Disney Stock Rises On Earnings. Password Sharing Won’t Skirt New Disney+ Price Hike

Disney Stock Rises On Earnings. Password Sharing Won’t Skirt New Disney+ Price Hike

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Disney Stock Rises On Earnings. Password Sharing Won’t Skirt New Disney+ Price Hike
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Dow Jones entertainment giant Disney (DIS) posted mixed results for fiscal Q3 late Wednesday as it struggles with slowed streaming growth and high content costs. On Tuesday, Disney-owned ESPN inked a deal with gambling company Penn Entertainment (PENN). Disney stock surged Thursday.




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Disney announced a 6% decline in adjusted earnings to $1.03 per share while revenue rose 4% to $22.33 billion.

Analysts expected earnings to fall 11.2% to 96 cents per share on 4.6% revenue growth, to $22.49 billion.

Disney reported a major miss for streaming subscriptions. Disney+ had 146.1 million paid subscribers for the quarter, down from 157.8 million in Q2 and 152.1 million last year. FactSet guided Disney+ subscriptions of 155.44 million.

Much of the decline came from India and the Disney+ Hotstar streaming service, which saw subscribership drop 24% to 40.4 million after losing rights to the India Premier League cricket league.

Total subscribers across Disney+, ESPN+ and Hulu were 219.6 million for the quarter, well below forecasts of 230.24 million. Disney reported 231.2 million total subscribers in Q2 and 221.1 million last year.

For the quarter, Disney recorded $2.44 billion in direct-to-consumer-related costs due to removing content from its platforms and terminating third party license agreements.

Still, the operating loss from its DTC channels declined to $0.5 billion from $1.1 billion last year. The company reported lower losses from Disney+ and ESPN+ and higher operating income from Hulu.

Meanwhile, Disney Parks, Experiences and Products revenue jumped 13% over the year to $8.33 billion.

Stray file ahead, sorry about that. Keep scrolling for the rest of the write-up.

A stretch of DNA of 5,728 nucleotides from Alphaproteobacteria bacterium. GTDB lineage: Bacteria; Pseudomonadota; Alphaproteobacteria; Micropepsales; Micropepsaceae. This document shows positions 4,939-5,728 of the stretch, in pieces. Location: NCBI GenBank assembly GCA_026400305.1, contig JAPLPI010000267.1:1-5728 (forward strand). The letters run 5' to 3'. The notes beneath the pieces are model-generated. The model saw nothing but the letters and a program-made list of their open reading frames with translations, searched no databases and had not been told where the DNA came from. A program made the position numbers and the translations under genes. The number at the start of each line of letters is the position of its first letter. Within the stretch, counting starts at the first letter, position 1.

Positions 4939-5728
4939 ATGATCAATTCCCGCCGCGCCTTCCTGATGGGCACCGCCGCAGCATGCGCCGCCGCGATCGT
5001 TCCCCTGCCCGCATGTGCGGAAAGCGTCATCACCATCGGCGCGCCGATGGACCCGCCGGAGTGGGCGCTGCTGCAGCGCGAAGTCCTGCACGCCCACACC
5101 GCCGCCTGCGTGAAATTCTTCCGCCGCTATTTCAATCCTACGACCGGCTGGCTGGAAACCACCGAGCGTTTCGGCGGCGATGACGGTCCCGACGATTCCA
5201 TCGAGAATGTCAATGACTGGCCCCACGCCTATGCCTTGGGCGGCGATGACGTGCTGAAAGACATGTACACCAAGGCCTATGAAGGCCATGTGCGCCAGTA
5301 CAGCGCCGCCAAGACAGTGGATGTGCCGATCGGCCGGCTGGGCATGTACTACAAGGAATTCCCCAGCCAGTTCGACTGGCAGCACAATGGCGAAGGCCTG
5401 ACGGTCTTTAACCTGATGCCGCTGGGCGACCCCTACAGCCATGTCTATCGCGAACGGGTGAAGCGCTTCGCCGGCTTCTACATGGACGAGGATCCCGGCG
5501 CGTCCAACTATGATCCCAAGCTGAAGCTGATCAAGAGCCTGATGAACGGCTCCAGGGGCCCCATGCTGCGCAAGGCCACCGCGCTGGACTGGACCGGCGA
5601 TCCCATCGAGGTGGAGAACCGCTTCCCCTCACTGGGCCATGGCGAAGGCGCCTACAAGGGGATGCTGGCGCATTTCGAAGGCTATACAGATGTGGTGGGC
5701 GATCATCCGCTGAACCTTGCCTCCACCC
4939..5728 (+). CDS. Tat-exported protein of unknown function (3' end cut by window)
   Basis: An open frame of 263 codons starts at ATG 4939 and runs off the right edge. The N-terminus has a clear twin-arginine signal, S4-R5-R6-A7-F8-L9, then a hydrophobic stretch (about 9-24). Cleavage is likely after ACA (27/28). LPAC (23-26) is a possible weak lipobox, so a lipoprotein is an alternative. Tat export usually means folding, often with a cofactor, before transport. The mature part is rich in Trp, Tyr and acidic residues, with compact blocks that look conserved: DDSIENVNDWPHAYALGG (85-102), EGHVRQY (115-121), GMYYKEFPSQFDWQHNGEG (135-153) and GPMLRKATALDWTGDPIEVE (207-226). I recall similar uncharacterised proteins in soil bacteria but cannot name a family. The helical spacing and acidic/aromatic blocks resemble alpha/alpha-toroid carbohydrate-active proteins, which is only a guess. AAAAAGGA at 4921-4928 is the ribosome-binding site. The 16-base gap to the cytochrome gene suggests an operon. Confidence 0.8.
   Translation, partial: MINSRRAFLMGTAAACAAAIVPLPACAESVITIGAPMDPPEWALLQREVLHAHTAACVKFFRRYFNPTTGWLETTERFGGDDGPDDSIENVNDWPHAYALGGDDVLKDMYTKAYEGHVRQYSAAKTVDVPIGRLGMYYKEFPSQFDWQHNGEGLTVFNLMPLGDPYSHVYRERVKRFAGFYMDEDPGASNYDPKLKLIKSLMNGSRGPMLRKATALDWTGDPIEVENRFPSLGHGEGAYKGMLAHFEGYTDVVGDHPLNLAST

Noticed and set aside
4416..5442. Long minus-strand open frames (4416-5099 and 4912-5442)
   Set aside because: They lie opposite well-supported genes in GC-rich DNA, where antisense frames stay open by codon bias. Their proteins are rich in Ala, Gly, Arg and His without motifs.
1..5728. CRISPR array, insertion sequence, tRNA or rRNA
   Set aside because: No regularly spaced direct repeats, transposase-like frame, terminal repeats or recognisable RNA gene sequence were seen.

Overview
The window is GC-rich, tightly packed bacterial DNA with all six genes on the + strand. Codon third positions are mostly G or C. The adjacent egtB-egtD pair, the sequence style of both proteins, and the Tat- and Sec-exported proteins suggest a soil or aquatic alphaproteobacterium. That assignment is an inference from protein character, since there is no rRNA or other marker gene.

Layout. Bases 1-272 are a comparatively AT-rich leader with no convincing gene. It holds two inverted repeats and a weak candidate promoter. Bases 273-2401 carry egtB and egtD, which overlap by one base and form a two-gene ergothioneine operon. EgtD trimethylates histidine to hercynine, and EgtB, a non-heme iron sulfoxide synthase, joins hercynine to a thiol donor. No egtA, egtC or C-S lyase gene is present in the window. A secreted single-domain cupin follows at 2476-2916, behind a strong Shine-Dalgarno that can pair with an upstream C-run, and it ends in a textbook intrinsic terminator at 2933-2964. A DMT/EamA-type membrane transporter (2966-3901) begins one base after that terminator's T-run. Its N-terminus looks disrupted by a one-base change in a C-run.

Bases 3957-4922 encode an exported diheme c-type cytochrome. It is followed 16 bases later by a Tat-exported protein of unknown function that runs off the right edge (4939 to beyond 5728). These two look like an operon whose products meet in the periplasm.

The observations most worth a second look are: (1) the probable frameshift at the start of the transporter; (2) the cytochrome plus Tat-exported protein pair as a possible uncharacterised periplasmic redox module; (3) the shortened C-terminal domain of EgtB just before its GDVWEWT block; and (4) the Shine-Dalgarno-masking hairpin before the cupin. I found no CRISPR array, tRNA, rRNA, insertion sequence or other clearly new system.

CEO Bob Iger said Disney is “on track to exceed our initial goal of $5.5 billion in cost savings as well as improved our direct-to-consumer operating income by roughly $1 billion in just three quarters.”

Streaming Price Hikes

However, the company announced its second set of major price increases in less than a year. Among those hikes were more than 20% increases to the cost of the ad-free versions of Disney+ and Hulu.

Beginning October 12, price of ad-free Disney+ will increase to $13.99 per month, while Hulu and ESPN+ subscriptions will increase to $17.99 per month and $10.99 per month, respectively.

Disney is also exploring ways to crack down on account sharing. Later this year, the company will update its terms and roll out a new sharing policy in 2024.

There are a “significant” number of subscribers that participate in password sharing, Iger noted on the earnings call. It’s unclear how the crackdown will convert to subscriber growth, he said. “Obviously we believe there will be some, but we’re not speculating.”

Iger expects to see some impact in the 2024 calendar year.


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ESPN Enters Sports Betting

ESPN partnered with Penn Entertainment on a gambling sportsbook, the companies announced late Tuesday. Penn Entertainment will rebrand its Barstool Sportsbook as ESPN Bet, which will launch this fall in 16 legalized-betting states where Penn is licensed.

ESPN will use ESPN Bet exclusively. Per the deal, Penn will pay ESPN $1.5 billion cash over 10 years, plus $500 million in warrants to buy PENN stock. In return, Penn will have exclusive rights to the ESPN Bet trademark in the U.S. for the next decade.